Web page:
Lord Tennyson, Poet Laureate of England during Queen Victoria’s reign, wrote a lot of great poems. I’ve been reading some of them online, and discovering the beauty of his language.
And so I got a hankering to read Idylls of the King–probably his most famous work, after The Charge of the Light Brigade. Back in the Bronze Age, most of us read little pieces of the Idylls in junior high school English Lit. I thought maybe I might be old enough to appreciate it now.
I went to my local library to get a copy of Idylls of the King, one of the classics of English literature. They didn’t have it. “Never heard of it,” said the librarian behind the counter. “What kind of idols?” He looks at me like I might have some potentially disruptive mental problem.
“Not idols,” I explain. “Not I-d-o-l-s, but I-d-y-l-l-s. They’re Arthurian poems.”
Now he’s really staring at me. Like, “What planet is this kook from?” I can see the adjective “Arthurian” is really throwing him. He’s also twitching a little bit, as if feeling with his foot for the button on the floor that summons the police. So I just said “Thanks, anyway,” and walked out.
In fairness, if I had felt like filling out a form, my library would have borrowed the book for me from another library. The inter-library computer system would have found the book no matter where it was, and eventually I’d be able to read it. This is a good thing. By this method I’ve been able to read several obscure books that had to be sent from far away.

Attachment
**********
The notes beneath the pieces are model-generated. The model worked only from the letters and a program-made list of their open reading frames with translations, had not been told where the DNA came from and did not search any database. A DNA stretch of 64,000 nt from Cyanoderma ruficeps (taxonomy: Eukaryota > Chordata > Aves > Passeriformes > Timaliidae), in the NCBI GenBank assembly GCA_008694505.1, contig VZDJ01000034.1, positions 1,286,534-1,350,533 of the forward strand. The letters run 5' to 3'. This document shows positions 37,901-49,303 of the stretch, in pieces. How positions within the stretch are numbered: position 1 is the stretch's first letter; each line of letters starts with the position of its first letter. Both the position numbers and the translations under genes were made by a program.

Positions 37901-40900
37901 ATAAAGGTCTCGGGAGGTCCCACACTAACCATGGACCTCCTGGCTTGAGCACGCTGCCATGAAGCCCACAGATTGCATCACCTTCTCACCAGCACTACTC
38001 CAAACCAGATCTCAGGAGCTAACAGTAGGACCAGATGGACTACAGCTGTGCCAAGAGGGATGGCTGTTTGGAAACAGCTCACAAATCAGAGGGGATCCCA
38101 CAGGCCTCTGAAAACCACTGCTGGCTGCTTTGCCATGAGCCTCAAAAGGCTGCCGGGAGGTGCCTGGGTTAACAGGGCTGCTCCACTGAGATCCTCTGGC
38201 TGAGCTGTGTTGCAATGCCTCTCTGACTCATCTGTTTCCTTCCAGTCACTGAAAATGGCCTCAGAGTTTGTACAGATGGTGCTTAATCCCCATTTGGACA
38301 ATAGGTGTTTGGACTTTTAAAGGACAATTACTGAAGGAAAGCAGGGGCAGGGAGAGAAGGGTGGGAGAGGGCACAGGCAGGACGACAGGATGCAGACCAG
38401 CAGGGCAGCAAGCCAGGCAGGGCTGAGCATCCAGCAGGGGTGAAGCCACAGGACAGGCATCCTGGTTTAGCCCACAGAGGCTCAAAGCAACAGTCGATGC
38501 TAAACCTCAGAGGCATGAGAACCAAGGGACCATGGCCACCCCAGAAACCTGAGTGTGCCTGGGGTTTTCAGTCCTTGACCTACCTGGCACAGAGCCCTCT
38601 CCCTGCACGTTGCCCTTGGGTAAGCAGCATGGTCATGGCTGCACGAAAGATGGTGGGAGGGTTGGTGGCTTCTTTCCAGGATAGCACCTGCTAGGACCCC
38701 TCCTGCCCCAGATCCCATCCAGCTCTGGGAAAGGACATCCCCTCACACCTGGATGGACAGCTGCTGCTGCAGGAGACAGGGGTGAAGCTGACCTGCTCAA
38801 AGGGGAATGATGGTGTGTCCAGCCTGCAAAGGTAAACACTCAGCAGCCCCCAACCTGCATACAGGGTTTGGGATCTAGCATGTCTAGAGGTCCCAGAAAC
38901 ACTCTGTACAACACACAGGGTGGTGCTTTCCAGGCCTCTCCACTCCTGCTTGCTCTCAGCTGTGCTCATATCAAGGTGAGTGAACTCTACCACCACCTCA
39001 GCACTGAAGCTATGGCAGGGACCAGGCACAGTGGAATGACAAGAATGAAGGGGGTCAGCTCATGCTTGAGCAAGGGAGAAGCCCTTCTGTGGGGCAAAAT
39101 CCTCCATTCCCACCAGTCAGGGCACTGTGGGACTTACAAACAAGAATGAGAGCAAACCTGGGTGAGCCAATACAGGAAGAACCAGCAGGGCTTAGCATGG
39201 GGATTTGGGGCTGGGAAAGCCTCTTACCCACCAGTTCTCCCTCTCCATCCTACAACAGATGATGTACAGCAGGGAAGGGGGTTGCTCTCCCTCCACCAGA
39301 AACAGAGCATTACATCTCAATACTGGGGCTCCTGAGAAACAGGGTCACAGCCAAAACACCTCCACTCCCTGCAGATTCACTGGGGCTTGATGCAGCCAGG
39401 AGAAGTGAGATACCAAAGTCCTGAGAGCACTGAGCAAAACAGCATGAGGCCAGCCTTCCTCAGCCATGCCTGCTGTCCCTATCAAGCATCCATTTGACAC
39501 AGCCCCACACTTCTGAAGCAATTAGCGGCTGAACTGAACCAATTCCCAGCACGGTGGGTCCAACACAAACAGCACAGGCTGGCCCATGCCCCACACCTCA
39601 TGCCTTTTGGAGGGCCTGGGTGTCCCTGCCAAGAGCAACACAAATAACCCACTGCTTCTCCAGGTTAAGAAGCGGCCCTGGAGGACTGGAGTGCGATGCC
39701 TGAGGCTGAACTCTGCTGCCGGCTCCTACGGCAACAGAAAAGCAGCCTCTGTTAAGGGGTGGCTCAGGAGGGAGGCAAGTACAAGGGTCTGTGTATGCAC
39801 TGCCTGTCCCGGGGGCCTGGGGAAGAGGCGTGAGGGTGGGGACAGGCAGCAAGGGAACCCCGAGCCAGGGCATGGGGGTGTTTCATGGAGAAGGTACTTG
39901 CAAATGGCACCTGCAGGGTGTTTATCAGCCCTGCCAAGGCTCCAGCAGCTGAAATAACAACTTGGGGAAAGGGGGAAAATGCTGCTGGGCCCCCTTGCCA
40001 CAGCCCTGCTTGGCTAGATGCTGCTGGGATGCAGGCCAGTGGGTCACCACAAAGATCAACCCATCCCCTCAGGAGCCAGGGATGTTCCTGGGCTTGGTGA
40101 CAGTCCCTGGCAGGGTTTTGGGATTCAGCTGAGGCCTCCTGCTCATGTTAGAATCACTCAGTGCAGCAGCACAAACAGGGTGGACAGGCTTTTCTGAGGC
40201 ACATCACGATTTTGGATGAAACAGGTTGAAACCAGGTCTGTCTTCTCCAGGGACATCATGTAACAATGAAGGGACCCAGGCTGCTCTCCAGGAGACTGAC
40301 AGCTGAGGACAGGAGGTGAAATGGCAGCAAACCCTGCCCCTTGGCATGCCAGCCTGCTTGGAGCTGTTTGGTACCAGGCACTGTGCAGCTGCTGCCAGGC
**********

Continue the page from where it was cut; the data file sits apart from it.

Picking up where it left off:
But according to a librarian friend of mine, the days of the library as a place for books and readers is drawing to an end. Classics, schmassics–we only keep hot new books on our shelves. And so what? You want some boring old classic, we’ll find out who has it and order it for you. We’ve only got room for hot new stuff–no room for old stuff.
This’ll work for a while, until there is no library left that still has the classics. Our library had a set of The World’s Great Books, from Homer to Hegel, on its own self-contained display shelves, on wheels so it could be easily moved out of the way. It wasn’t bothering anyone, but the library board decided to get rid of it, selling off Plutarch and Dante and Milton and all the rest of ’em for 25 cents each. The director was sick over it, but she couldn’t get the board to change their minds. Besides which, they are primarily interested in other things–primarily in getting children to try homosexuality: if the books they’ve been putting on the shelves lately are any indication.
Today’s hot new stuff will be tomorrow’s garbage; but the classics will still be the classics.
In Gresham’s Law, bad currency drives good currency out of circulation (because people hoard good money and always try to pass off the crummy money).
I think there’s another kind of Gresham’s Law that applies to libraries–bad books drive out good books.
We will need those classics, someday. But who will still have them?